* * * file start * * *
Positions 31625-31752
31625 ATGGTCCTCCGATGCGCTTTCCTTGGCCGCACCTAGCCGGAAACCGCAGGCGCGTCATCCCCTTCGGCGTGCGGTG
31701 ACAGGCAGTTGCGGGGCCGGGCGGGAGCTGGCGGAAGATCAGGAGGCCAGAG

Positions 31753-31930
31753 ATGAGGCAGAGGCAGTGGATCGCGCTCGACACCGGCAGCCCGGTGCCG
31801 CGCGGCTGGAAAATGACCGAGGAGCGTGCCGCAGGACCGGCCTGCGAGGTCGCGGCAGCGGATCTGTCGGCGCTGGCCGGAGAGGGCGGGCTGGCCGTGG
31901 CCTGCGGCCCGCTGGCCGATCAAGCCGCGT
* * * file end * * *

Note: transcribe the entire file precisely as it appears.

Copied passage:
Positions 31625-31752
31625 ATGGTCCTCCGATGCGCTTTCCTTGGCCGCACCTAGCCGGAAACCGCAGGCGCGTCATCCCCTTCGGCGTGCGGTG
31701 ACAGGCAGTTGCGGGGCCGGGCGGGAGCTGGCGGAAGATCAGGAGGCCAGAG

Positions 31753-31930
31753 ATGAGGCAGAGGCAGTGGATCGCGCTCGACACCGGCAGCCCGGTGCCG
31801 CGCGGCTGGAAAATGACCGAGGAGCGTGCCGCAGGACCGGCCTGCGAGGTCGCGGCAGCGGATCTGTCGGCGCTGGCCGGAGAGGGCGGGCTGGCCGTGG
31901 CCTGCGGCCCGCTGGCCGATCAAGCCGCGT